The National Association of Charter School Authorizers has released an analysis of charter school proposals and approvals in 20 states. The report includes data on types of charter schools, operator types, and funding sources.
A few findings:
- From 2013-14 to 2017-18, the most common charter school model to be proposed was a “general” model that didn’t fit into any specific category. These schools made up 29% of proposals and had an approval rate of 42%. The next most common model was a blended/hybrid school, making up 16% of proposals, with a 34% approval rate.
- The charter school model with the highest approval rate (64%) was the diverse by design school, but these made up only 1% of proposed schools.
- “No Excuses” schools are declining in popularity, making up only 7% of proposals in 2017-18, down from 14% in 2013-14. During the same period, approval rates declined from 65% to 39%.
- Over the entire time period studied, most charter school proposals came from freestanding operators who are not part of a charter network (55% in 2017-18). Proposals from for-profit education management organizations reached an all-time low of 10% in 2017-18. Nonprofit charter management organizations made up 34% of proposals. However, schools that were part of a network were more likely to be approved.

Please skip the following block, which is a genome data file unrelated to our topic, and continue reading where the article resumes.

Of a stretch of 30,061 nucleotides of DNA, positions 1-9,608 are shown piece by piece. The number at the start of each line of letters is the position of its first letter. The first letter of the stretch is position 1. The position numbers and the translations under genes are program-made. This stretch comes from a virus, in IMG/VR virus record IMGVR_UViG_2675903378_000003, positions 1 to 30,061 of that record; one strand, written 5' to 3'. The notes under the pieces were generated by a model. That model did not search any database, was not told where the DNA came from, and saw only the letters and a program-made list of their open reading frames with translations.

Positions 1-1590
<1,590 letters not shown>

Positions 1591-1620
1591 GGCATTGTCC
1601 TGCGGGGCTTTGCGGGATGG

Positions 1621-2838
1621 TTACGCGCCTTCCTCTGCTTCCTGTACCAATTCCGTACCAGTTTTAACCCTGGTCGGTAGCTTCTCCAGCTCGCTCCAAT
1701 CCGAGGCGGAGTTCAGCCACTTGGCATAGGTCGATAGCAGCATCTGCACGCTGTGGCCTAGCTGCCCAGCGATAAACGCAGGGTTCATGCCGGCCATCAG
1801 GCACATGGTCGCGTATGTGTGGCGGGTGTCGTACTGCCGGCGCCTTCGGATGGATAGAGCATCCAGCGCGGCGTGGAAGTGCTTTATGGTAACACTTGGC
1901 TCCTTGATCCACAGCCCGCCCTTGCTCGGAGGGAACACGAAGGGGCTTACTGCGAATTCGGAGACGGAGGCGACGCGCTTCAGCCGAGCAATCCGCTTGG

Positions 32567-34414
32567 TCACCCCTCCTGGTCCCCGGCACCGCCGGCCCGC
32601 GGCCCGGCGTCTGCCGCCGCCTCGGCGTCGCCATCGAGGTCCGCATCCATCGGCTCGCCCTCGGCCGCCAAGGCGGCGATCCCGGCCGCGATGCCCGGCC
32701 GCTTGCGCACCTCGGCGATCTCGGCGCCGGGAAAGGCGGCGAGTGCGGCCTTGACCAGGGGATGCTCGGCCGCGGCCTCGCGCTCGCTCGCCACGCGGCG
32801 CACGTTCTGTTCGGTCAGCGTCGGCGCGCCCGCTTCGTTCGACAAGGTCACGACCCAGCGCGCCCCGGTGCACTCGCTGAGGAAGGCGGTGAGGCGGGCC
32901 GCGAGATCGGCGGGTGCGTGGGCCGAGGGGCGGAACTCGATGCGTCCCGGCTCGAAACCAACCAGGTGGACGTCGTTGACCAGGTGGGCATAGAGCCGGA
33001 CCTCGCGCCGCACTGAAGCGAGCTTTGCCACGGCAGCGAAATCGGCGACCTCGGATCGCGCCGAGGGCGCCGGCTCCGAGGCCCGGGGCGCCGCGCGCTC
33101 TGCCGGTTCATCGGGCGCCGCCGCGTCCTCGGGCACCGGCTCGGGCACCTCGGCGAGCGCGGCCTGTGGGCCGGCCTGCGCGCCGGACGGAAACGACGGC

- Schools that indicated they were receiving support from a community organization, a philanthropic group, or a charter school incubator (or, preferably, a combination) had higher approval rates that those that did not include such support in their plans.
Source: National Association of Charter School Authorizers. (2019, March). Reinvigorating the pipeline: Insights into proposed and approved charter schools. Chicago, IL: Author.